Says Robie, “One of my core values when it comes to talking to kids and teens – and talking is what I do in my books – is to be honest. For if we are not honest or leave out information our kids and teens have a right to have, then what we say or what we write about in a book will have no credibility.
If you are someone who disagrees with my values, I have the highest respect for your right to disagree with what I have written. That’s why as an author I would never, ever say that my books should be in every home, every school, or every library or bookstore in America. But I would say that in our democracy, any person, any family, school, library, organization, health professional, or clergy member who chooses to have my books should have the right to do so, and that right needs to be respected and protected as well."
FYI:  all the review copies for this title have been sent; please check back and click on the comments link to read what your colleagues have to say.

Wednesday, September 23, 2009

The Secret Science Alliance and the Copycat Crook • Graphic novel

The Secret Science Alliance and the Copycat Crook
by Eleanor Davis
September 2009 
• Bloomsbury USA • Graphic Novel • Ages 10-14
Can three undercover nerds save the world? A graphic novel bursting with wacky inventions, harebrained schemes, and hilarious adventure.
Story: Supersmart Julian Calendar thinks moving to a new school will mean he can shed his nerdy image—but then he meets Ben and Greta, two secret scientists like himself. The three form a covert club, complete with a high-tech lair. There, they can work to their hearts content on projects like the Stink-O-Meter, the Kablovsky Copter, and the Nightsneak Goggles. All that tinkering comes in handy when the trio discovers an evil scientist’s dastardly plan to rob a museum. Can three inventors, armed with their wacky creations, hope to defeat this criminal mastermind? Illustrated in full color throughout, The Secret Science Alliance and the Copycat Crook is a treat for the eyes, with marvelous gadgetry rendered in elaborate detail. And stay on the lookout for more Secret Science Alliance adventures from comic supergenius Eleanor Davis!
Story behind the story: Eleanor Davis, author of the American Library Association Geisel Honor book Stinky, did the writing and drawing for the book, while Drew Weing did the "inking." Eleanor and Drew having been making comics for most of their lives and they enjoy it more than almost anything else, except for making and eating food, riding bikes, playing with their three cats, and spending time with family and friends. They like each other too, which is lucky, because they are married.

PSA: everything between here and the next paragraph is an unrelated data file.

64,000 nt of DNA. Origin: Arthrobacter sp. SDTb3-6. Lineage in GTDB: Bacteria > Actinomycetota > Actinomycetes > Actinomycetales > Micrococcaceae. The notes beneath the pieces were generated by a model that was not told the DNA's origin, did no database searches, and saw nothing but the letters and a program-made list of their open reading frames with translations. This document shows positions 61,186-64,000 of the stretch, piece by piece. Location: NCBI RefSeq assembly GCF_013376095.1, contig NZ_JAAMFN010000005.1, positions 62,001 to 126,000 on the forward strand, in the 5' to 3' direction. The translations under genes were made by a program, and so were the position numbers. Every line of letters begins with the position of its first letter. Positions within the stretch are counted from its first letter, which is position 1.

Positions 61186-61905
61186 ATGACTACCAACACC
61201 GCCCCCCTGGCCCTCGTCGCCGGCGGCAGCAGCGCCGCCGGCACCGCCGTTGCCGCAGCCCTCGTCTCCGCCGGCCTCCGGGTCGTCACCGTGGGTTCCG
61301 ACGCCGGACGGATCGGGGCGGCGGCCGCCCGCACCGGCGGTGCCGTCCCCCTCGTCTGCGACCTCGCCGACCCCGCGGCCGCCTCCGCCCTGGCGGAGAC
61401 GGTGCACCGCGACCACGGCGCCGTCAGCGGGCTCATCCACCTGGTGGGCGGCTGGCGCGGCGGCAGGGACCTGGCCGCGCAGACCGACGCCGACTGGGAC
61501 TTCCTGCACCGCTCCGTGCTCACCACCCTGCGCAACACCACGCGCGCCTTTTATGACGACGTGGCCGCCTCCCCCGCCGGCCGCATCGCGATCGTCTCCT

Advance praise:

“Let’s give π (3.14) cheers for The Secret Science Alliance! Eleanor Davis’s debut graphic novel perfectly captures the terrifying social divides of junior high while accurately animating every brainiac’s daydream. I want to join!”

—Tony DiTerlizzi, co-author and artist of The Spiderwick Chronicles

“Eleanor Davis is one of the most thoughtful, inventive and versatile new voices in comics today.”

—Scott McCloud, author of Understanding Comics

“Full of funny twists and clever turns . . . brimming with creativity, humor and talent.”

—Francoise Mouly, art editor of the New Yorker

FYI:  all the review copies for this title have been sent; check back and click on the comments link below to read what your colleagues have to say.
See also reviews from 100 Scope Notes, Publishers Weekly and A Fuse #8 Production (SLJ blog).

Friday, September 18, 2009

How Do You Wokka-Wokka? • Picture book

How Do You Wokka-Wokka?
Written by Elizabeth Bluemle • Illustrated by Randy Cecil • August 2009 • Candlewick Press • Picture book
Say "HEY!" to your neighbors and get your dance on! Jazzy rhythms, silly rhymes, and welcoming images are guaranteed to entice little readers.
Story: Some days you wake up and you just gotta wokka. Wokka what? Wokka-wokka! It’s about movement. It’s about dance. It’s about shimmy-shakin’, be-boppin’, and more! It’s about gathering friends and joining the party. The creative team behind MY FATHER THE DOG returns with a call-and-response for preschoolers, an exuberant invitation to be part of the fun – and show your stuff!
“Infectious… This bouncy book is a joy as a read-aloud whether in a group or one-on-one, and kids and adults won’t be able to resist making their own nonsense rhymes and dances as they “wokka-wokka” through the book.” School Library Journal, starred review
Story behind the story: The book was inspired by Elizabeth’s nephew Will. Little Will, then just 2-years-old, asked his family the classic zen kōan, “How do you wokka-wokka?” And though they knew the sound of one hand clapping, they had no idea what he meant, so they made up silly dance moves. “There was the seed of something really wonderful in that question,” said Elizabeth. “And several years later, my memories of summer block parties in New York City collided with the joyful dances my nephew inspired, and this book was born.”
FYI: all of the review copies have been sent; please check back to read what your colleagues have to say!

Tuesday, September 15, 2009

Grandfather's Story Cloth • Picture book

Grandfather's Story Cloth
Yawg Daim Paj Ntaub Dab Neeg
by Linda Gerdner and Sarah Langford illustrated by Stuart Loughridge